By Harald Bathelt, Maryann Feldman, Dieter F. Kogler
The major function of the ebook is to debate new developments within the dynamic geography of innovation and argue that during an period of accelerating globalization, developments look particularly dominant: inflexible territorial versions of innovation, and localized configurations of cutting edge actions. The booklet brings jointly students who're engaged on those subject matters. instead of targeting confirmed strategies and theories, the booklet goals to question slim factors, inflexible territorializations, and simplistic coverage frameworks; it presents facts that innovation, whereas no longer completely depending on nearby contexts, could be inspired by way of place-specific attributes.
The booklet will collect new empirical and conceptual paintings through an interdisciplinary staff of prime students from parts equivalent to fiscal geography, innovation stories, and political technology. in response to fresh discussions surrounding innovation structures of other kinds, it goals to synthesize cutting-edge knowledge and supply new views at the position of innovation and information construction within the worldwide political economy.
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Extra resources for Beyond Territory: Dynamic Geographies of Knowledge Creation, Diffusion and Innovation
Large urban economies bring with them greater industrial and occupa tional diversity that facilitate the transfer of innovations across industries (Jacobs 1 969) and that are thought to help incubate new firms (Duranton and Puga 2001 ) . g. highways, airports, ports and communications networks). ) is expressed as: VA = A K a 14wL�pw' (1) where K i s a measure of capital input, Lfll• is the number of production workers is the number of non-production workers. With a employed by the plant and little algebraic manipulation, equation ( 1 ) may be re-written such that labor pro ductivity (LP) is a function of capital and labor inputs: L11fl•l (2) The ASM does not provide plant-level estimates of capital and therefore we need to develop a proxy CK).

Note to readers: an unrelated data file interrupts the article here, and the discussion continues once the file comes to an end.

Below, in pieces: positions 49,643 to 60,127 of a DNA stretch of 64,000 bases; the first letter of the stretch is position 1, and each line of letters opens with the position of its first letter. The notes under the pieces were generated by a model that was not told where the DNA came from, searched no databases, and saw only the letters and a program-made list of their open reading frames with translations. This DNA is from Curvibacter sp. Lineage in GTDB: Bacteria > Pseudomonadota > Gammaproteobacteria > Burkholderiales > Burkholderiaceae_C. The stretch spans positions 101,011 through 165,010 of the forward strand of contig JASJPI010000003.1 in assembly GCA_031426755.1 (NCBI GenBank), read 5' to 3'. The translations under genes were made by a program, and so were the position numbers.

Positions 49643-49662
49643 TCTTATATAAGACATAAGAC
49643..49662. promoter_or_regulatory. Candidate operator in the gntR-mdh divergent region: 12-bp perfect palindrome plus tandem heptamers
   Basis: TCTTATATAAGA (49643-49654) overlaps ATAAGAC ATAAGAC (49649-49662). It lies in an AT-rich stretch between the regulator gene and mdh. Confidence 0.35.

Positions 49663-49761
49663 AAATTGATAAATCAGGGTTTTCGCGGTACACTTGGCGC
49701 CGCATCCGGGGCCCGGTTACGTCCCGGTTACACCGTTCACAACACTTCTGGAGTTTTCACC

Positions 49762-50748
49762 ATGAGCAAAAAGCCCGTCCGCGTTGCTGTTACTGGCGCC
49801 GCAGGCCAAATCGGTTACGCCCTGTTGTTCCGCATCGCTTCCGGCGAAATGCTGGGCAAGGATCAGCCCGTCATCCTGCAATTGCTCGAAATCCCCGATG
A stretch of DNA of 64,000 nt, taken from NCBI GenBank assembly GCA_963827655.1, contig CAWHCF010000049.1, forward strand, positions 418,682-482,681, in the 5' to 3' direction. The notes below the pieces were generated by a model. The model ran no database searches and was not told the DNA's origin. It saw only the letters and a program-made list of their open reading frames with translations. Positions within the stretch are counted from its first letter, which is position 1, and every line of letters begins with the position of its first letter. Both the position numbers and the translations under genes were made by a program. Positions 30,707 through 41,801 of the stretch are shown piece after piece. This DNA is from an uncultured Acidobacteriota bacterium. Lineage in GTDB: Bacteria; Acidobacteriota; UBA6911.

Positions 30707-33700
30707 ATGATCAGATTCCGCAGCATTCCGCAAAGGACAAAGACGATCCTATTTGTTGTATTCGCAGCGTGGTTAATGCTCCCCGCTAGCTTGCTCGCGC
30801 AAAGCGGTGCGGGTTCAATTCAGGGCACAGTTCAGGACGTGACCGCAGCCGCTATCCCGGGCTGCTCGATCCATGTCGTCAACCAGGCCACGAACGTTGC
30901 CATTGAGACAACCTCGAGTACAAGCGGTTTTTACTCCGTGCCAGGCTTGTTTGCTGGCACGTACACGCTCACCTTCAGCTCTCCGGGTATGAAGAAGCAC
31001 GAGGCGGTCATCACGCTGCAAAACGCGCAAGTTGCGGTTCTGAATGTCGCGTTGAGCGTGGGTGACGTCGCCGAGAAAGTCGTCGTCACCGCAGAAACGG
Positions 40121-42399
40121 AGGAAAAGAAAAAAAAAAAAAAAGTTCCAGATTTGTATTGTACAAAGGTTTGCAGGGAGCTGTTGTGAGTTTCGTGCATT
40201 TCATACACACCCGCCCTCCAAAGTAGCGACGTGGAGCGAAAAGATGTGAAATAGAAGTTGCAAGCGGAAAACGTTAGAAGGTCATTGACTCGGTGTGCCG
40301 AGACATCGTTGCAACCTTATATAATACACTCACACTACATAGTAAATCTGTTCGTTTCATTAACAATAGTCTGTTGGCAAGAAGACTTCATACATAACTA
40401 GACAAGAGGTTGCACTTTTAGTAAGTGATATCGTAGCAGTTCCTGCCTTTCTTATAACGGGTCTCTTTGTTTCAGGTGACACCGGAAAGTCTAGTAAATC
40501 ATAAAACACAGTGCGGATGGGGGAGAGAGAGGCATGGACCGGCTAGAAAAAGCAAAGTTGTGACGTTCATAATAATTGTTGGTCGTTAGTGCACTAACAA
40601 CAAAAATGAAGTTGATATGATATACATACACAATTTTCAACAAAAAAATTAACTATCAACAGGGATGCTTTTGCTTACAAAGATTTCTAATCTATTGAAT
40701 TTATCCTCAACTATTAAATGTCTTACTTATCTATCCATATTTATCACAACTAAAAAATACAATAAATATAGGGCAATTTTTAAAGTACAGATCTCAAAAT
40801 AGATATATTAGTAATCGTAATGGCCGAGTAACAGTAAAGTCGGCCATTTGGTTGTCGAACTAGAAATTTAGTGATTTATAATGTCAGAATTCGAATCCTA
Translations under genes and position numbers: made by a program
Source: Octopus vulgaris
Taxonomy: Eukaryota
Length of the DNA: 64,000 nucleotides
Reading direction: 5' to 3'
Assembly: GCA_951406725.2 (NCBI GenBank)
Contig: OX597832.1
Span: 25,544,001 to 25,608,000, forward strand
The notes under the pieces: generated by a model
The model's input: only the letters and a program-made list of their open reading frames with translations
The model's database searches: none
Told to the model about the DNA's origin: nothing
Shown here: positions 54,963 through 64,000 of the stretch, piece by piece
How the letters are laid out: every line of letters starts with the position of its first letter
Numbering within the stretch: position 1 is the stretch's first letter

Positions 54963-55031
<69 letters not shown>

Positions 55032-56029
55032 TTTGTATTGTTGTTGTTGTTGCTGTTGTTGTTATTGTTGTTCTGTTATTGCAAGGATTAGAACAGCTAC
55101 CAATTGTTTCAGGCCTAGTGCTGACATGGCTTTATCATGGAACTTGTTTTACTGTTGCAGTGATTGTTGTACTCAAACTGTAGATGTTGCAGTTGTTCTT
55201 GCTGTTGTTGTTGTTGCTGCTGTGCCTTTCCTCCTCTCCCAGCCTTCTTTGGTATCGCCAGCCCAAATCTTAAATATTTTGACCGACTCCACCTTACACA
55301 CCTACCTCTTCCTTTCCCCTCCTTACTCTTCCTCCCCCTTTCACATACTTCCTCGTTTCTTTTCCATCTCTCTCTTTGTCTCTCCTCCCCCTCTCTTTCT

Turning to the results, the positive and significant coefficients for multi-plant status and foreign plant status suggest establishments that become part of a multi-plant or a foreign controlled enterprise tend to have higher productivity than single, domestic plants. 3 for all plants that comprise our balanced panel. Our labor mix variable exerts the largest impact of all agglomeration factors on productivity. Thus, plants located in urban areas where the supply of labor more closely matches the occupa tional demands of the plant's industry enjoy higher productivity than plants located in urban areas where there is a greater disconnect between the demand for labor within specific occupations and available supply .
This holds not only for larger single, domestic plants, but also for foreign/multi-plant firms. Why there are negative urbanization economies for smaller plants is open to question. We would expect congestion effects to affect all plants. More promising, perhaps, is a more dynamic explanation. That is, the option value of entry is higher in larger urban areas because of expected growth opportunities for less-skilled/experienced entrepre neurs. They are able to survive, even if their productivity growth is lagging, because of expanding local markets.